Corrective and Preventive Action (CAPA)

Resolving corrective and preventive action (CAPA) can be difficult. If this is a challenge at your organization, you’re not alone. This question came up on the ASQ Ask the Standards Experts blog (https://asqasktheexperts.com). An individual asked about how to resolve a CAPA issue: “We have a Corrective Action and Preventative Action (CAPA) system, and we find that CAPAs are almost always completed late—even though we do have an extension request form for CAPAs, and the system sends automated reminders to employees in advance. What can we do to resolve this issue and avoid late CAPAs?”

ASQ senior member Jim Werner, voting member to the U.S. TAG to ISO TC 176, of Medical Device Quality Compliance (MDQC) LLC, replied, “You must make certain that the CAPA system is robust. Not every little problem is a CAPA. A good way to weed out the CAPAs from the non-CAPAs is to ask: is this an issue that requires an investigation into the root cause? And, does this problem require corrective action to fix it? If the answers are yes, then it is probably a CAPA.”

In addition, he suggested ranking the CAPA based on risk, as high, medium, or low. He explained that the system should have a way to involve top management, include a statistical analysis of the time it takes to complete CAPAs, and discussed potential consequences for employees. Benchmarking with other organizations and comparing guidance documents was also recommended.

It should be noted that although the company did have a system sending automated reminders to employees, software is just the first step in this process. Employees have to take things from there. Even the best software will not eliminate the need to actually examine root causes involved that may have led to a defect.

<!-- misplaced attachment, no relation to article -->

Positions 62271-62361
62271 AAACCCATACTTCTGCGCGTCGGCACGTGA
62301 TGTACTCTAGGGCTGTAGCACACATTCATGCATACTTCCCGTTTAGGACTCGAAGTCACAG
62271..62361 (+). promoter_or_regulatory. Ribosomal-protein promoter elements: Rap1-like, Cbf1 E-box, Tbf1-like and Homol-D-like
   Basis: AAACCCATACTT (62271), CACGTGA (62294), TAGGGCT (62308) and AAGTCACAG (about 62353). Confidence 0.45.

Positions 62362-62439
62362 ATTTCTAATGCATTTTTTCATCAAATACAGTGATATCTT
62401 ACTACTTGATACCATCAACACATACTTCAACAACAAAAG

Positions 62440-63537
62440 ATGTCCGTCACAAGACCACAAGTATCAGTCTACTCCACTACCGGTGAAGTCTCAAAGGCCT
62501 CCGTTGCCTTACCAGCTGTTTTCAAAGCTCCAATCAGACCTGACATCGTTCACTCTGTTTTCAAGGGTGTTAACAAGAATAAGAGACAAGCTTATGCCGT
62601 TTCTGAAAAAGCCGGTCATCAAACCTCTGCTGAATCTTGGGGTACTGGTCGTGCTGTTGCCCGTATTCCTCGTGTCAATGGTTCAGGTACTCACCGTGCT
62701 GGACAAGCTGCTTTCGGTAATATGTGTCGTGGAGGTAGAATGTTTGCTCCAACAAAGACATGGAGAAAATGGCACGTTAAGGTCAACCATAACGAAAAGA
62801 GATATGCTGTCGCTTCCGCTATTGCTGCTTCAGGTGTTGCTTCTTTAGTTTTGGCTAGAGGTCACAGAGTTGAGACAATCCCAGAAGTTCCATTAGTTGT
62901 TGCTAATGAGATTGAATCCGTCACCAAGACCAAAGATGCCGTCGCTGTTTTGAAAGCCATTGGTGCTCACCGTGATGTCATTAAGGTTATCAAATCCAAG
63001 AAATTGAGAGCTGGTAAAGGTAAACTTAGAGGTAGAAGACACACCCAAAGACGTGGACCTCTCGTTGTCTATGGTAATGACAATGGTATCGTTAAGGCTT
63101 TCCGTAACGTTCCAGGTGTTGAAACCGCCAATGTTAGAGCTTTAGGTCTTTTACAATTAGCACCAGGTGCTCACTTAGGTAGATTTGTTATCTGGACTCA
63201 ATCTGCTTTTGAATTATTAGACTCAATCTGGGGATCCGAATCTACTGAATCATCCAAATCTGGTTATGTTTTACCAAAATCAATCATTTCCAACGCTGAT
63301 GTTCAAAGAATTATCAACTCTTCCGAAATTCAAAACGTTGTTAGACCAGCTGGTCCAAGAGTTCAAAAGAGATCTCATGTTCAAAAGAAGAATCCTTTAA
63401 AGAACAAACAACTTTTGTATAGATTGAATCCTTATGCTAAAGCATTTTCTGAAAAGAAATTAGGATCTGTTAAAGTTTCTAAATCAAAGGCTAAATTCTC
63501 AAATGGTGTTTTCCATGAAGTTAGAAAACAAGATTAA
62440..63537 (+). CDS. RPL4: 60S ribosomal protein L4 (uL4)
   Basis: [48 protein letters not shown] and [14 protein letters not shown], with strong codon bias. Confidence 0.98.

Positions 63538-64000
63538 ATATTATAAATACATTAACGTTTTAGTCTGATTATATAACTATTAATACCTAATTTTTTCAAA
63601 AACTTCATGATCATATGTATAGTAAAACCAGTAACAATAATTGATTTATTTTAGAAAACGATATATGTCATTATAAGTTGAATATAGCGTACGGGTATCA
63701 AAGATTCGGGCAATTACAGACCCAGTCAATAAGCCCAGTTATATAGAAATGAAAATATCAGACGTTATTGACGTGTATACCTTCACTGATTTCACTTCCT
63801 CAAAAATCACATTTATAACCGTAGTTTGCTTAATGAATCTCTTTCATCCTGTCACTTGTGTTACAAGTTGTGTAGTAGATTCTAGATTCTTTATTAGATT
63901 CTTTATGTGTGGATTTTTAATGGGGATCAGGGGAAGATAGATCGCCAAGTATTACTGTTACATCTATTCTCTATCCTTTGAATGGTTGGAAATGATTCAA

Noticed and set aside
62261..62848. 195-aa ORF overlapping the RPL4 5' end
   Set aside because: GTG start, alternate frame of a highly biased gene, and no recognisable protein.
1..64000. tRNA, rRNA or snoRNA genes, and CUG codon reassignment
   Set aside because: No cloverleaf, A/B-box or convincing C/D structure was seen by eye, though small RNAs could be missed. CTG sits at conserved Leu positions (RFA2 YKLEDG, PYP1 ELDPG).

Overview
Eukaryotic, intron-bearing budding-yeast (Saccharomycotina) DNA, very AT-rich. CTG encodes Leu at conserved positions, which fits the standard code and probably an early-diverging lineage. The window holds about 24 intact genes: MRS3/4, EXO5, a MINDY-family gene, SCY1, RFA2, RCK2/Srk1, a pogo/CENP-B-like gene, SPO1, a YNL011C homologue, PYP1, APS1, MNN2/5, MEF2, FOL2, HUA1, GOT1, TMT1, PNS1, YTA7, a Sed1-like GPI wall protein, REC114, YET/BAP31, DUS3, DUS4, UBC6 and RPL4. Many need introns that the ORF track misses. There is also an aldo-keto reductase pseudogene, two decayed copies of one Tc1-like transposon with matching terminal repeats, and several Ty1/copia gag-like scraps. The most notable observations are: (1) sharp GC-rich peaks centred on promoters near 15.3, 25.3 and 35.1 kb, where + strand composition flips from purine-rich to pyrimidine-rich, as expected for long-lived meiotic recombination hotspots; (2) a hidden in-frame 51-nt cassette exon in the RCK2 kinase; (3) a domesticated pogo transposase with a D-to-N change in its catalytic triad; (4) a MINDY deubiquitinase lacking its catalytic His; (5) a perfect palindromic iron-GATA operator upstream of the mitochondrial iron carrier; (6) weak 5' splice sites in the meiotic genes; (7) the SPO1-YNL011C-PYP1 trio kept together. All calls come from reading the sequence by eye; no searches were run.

It all comes together at audit time. During an audit, it is especially critical to have a detailed history of records. The paper trail must show information that was created, modified, maintained, archived, retrieved or transmitted. Without the proper software, this task could become needlessly difficult—not to mention stressful.

On the ASQ Ask the Standards Experts blog, Bill Aston, managing director of Aston Technical Consulting Services LLC, explains it this way: “The effectiveness of future QMS audits will depend upon auditors that can apply their collective knowledge of ISO 9001:2015, risk assessment, and management requirements, as well as their in-depth knowledge of the industries, processes, products, and systems, audited.”

If your organization has a ready answer to any audit question, you will be on your way to sailing through audits both internal and external. Of course, the hard work of quality management takes time and effort, and support from all levels of the organization. But it can be made simpler with the right tools.

ISO 9001: 2015 doesn’t specify how organizations must get results. But if followed, it can help an organization continuously improve. The correct software is one way to make this happen.